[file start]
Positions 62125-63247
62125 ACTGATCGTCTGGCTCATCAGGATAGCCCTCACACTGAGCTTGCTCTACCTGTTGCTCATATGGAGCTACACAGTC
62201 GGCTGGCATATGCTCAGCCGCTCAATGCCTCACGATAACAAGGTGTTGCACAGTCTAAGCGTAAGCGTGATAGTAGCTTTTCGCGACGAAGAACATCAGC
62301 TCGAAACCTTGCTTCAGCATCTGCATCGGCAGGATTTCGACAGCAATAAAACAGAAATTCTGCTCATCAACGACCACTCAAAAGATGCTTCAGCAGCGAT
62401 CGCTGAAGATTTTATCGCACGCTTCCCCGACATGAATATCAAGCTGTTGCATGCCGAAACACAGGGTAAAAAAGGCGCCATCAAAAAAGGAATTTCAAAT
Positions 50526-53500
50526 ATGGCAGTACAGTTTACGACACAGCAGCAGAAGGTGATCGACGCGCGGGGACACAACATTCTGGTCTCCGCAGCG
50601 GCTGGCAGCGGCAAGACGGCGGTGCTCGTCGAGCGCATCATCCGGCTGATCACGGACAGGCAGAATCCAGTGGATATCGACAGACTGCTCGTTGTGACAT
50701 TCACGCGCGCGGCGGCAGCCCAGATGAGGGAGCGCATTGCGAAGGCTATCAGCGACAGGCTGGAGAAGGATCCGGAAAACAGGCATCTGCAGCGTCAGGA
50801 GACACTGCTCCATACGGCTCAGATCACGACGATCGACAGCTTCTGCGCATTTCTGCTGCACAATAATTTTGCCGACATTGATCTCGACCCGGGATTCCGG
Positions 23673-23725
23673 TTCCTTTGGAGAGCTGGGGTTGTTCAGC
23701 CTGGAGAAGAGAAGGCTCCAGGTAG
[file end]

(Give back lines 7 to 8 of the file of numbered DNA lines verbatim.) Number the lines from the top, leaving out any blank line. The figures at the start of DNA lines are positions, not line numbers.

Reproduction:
50526 ATGGCAGTACAGTTTACGACACAGCAGCAGAAGGTGATCGACGCGCGGGGACACAACATTCTGGTCTCCGCAGCG
50601 GCTGGCAGCGGCAAGACGGCGGTGCTCGTCGAGCGCATCATCCGGCTGATCACGGACAGGCAGAATCCAGTGGATATCGACAGACTGCTCGTTGTGACAT